Most of these new Gentile family members came from the lower socio-economic classes (1 Cor. 1:26) and many were slaves. This threw another wrench into the works. When someone with money confessed Christ and joined the family, they found themselves worshiping alongside poor people, even slaves – sometimes their own slaves! In fact, their slaves might even be leaders in the church – now their leaders!

In the church, people called each other “brother” and “sister,” but how could a rich landowner call a slave – especially his slave – “brother”? What would the rich man’s peers think if they heard that? What would the other slaves think? Wouldn’t they become presumptuous? Shouldn’t a line be drawn?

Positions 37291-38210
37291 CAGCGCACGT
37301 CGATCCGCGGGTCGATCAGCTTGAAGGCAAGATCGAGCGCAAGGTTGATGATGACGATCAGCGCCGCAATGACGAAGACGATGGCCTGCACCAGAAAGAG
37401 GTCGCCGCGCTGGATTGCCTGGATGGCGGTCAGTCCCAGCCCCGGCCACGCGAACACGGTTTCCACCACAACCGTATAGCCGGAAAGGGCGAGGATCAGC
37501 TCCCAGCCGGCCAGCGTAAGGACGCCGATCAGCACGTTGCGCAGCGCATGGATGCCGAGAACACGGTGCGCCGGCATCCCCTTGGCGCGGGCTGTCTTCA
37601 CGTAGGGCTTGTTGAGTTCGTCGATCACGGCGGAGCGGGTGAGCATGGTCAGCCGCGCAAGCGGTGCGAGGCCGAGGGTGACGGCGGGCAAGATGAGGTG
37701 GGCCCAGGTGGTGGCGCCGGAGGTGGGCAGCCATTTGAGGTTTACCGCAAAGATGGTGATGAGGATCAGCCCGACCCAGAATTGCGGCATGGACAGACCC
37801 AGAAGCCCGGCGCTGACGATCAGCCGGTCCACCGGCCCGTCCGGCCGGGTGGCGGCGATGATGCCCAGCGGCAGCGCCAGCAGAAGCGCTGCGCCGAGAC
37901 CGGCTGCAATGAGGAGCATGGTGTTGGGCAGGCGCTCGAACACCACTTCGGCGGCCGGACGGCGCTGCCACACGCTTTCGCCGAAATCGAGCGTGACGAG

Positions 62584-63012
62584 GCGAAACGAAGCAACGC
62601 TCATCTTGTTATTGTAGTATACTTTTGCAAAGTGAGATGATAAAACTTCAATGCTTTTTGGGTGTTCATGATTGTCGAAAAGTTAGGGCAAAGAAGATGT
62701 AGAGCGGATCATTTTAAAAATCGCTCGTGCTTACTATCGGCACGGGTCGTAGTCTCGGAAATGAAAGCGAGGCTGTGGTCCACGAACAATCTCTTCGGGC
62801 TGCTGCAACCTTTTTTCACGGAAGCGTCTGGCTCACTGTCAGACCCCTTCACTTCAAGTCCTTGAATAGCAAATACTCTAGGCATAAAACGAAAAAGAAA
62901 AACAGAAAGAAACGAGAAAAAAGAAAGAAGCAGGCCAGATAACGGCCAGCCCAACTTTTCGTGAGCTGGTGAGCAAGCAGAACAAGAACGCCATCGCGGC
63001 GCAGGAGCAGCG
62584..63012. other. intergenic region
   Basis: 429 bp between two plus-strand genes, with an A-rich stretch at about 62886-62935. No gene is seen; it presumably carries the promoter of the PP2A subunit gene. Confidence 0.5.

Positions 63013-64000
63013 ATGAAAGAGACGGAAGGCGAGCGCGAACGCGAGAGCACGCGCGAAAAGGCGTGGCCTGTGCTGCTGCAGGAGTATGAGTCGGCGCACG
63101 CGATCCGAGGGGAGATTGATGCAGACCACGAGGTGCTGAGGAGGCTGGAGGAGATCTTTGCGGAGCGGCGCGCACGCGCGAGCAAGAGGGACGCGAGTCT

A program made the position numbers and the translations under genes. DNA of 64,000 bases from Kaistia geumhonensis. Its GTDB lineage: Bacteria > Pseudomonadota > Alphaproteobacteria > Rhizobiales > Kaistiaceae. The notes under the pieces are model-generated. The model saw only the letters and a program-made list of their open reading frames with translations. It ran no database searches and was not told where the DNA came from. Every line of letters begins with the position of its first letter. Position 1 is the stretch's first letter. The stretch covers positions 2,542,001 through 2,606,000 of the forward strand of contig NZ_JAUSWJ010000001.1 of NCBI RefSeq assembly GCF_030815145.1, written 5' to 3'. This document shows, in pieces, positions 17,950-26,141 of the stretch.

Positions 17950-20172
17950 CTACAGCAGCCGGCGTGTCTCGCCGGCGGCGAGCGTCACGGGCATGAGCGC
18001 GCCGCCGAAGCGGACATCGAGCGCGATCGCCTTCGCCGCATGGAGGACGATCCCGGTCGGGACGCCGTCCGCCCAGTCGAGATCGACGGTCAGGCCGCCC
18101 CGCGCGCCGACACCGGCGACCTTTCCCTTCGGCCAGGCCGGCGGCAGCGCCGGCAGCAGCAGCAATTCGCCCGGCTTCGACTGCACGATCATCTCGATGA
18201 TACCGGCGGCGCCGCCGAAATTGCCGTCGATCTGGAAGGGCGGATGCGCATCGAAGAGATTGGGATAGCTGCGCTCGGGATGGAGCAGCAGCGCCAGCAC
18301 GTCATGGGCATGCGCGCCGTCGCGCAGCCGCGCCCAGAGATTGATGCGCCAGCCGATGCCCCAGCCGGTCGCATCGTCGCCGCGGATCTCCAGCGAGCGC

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The Holy Spirit: Getting the Facts, Missing the Point

This is Pentecost Sunday, the day the church celebrates the reality-transforming, church-birthing, human-metamorphosing outpouring of the Holy Spirit. The God who so loved that he gave his Son also so loved that he gave his Spirit … and nothing has been the same since.

It is impossible to overstate the importance of the giving of the Spirit at Pentecost. It has been said that a person without the Spirit can never be more than a second-class Christian, but St. Paul went further than that. He said that without the Spirit, a person cannot be a Christian at all: “…if anyone does not have the Spirit of Christ, he does not belong to Christ” (Romans 8:9).